“Monsanto Ordered to Pay $289m as Jury Rules Weedkiller Cause of Man’s Cancer.” Sam Levin reports on the remarkable finding of a San Francisco jury against Monsanto. Obviously this verdict will be appealed, but it’s certainly a setback for the agribusiness giant.
“Renewing a Vision for Rural Prosperity.” Mary Berry and Debbie Barker address a tough question: “How do we begin to build local, healthy farm and food models that are economically viable in the shadow of an entrenched giant, globalized ag industry?”
“What I Learned in Secretarial School.” Frank Bruni writes about the benefits of apprenticing yourself to an unforgiving discipline: “sometimes there really is a right way, and it’s learned through complete submission and unquestioning practice.”
“22 Noteworthy Food and Farming Books for Summer Reading—and Beyond.” Civil Eats has a healthy list of new books related to food and sustainable agriculture.
“The Art of the Stroll.” Gracy Olmstead commends the habit of walking and describes how her grandfather modeled this art: “My grandfather’s walks were—or at least, with time, became—a ritual of love, a daily recitation of devotion to Moscow, one block at a time.”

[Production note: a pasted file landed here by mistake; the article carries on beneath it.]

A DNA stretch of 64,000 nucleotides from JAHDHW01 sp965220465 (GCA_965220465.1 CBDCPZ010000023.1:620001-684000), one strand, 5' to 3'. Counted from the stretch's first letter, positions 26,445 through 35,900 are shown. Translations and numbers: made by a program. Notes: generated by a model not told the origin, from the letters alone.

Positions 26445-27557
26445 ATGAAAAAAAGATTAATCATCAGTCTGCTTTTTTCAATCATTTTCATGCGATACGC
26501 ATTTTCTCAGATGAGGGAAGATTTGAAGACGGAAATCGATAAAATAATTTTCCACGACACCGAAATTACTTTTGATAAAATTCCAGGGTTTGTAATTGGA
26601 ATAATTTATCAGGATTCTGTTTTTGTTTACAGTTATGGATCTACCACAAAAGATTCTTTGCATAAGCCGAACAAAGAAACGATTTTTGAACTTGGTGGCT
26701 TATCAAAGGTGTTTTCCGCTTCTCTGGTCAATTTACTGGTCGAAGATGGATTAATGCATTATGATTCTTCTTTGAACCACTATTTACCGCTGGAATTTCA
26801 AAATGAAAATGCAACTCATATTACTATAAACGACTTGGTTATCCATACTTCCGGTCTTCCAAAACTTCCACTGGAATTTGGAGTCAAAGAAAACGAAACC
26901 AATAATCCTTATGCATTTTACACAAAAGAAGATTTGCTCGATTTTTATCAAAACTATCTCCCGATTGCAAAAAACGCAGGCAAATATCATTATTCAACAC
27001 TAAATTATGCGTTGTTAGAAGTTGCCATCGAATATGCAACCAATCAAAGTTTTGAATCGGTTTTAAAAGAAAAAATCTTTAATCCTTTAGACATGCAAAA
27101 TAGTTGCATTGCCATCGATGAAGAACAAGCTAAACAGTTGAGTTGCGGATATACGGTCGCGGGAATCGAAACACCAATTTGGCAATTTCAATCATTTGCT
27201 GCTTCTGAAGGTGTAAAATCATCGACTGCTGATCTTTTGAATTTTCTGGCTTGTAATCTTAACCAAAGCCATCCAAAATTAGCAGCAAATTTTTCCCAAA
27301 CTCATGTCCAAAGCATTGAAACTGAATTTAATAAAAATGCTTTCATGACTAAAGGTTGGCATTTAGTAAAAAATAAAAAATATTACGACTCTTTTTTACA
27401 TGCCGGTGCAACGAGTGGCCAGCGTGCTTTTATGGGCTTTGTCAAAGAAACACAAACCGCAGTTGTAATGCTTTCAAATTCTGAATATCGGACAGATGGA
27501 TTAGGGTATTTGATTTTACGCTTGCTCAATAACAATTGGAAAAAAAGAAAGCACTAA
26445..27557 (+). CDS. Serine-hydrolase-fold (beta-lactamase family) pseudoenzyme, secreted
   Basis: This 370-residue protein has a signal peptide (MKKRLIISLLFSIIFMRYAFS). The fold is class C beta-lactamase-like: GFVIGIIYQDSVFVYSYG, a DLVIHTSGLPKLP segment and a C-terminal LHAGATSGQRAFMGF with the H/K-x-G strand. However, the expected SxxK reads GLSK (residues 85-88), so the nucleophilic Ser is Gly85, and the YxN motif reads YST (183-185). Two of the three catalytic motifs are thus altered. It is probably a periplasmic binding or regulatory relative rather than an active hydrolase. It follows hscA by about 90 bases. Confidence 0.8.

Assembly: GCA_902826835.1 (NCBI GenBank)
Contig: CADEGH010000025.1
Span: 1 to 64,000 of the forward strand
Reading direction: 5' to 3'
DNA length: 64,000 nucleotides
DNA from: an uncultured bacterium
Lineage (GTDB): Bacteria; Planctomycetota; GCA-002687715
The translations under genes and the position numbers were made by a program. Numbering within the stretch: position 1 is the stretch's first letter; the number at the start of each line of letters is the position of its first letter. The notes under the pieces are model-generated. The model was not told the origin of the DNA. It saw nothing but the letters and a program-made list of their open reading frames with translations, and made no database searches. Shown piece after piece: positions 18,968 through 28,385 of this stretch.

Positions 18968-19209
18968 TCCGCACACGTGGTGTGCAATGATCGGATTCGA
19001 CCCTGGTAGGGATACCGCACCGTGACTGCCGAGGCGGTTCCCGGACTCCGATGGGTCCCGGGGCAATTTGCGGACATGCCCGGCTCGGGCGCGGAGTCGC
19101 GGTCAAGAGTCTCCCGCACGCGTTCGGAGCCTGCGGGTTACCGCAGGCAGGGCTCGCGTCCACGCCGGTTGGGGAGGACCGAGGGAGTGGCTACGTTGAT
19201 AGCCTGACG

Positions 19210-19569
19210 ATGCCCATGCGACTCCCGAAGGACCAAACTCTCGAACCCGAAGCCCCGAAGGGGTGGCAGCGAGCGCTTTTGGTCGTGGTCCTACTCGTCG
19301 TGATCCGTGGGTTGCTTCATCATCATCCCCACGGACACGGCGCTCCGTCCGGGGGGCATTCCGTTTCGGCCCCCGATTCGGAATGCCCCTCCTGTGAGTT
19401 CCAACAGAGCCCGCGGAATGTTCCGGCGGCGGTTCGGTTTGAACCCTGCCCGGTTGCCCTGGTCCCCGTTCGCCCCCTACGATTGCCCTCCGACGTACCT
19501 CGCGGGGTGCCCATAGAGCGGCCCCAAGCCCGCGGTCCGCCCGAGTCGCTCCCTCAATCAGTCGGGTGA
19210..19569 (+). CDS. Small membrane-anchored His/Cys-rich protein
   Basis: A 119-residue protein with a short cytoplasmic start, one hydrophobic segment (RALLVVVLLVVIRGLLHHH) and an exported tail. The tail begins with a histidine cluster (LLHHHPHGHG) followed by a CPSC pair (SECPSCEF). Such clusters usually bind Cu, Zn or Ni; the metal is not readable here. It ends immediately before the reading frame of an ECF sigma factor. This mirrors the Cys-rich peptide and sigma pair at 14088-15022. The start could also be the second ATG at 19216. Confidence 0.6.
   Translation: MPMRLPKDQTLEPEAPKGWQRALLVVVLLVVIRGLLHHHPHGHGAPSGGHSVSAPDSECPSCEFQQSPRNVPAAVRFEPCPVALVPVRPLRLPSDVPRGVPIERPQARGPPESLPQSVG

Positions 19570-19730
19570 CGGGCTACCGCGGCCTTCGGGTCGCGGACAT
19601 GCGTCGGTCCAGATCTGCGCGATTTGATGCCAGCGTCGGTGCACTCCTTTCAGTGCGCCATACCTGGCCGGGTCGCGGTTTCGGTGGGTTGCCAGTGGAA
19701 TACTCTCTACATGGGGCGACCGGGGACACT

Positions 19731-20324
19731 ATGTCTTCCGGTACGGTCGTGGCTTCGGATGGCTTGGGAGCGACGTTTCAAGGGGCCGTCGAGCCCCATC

“Letter of Recommendation: Urban Fly-Fishing.” James Pogue manages to enjoy fly-fishing even in New York City and Los Angeles.
“Community Plumbing: How the Hardware Store Orders Things, Neighborhoods, and Material Worlds.” Shannon Mattern explores the important role that local hardware stores continue to play: “The hardware store owner, the one who curates this collection of generative and reparative parts, understands ‘the importance of the constant and daily care necessary to make this slowly eroding world hold up a little longer.’” I often walk to our neighborhood hardware store for help with my home projects, and every time we check out, the cashier offers my daughter a piece of candy. I suppose even candy can serve a reparative function.
“Renewing Localism for the 21st Century.” Ryan Streeter confronts some of the pitfalls that localism faces while arguing that localism still provides the best path forward.
“Going Big, Going Small.” Alan Jacobs responds to an ongoing conversation about American universities. His conclusion is spot-on:
This is what I counsel in relation to fixing the university: see what is to hand, make your interventions locally, see where they take you, and “try to let that circle of duty gradually and natural expand itself.” This is not a matter of “think globally, act locally”: you are thinking and acting locally. But if you do so faithfully and consistently, then maybe over time your “local” becomes rather more expansive.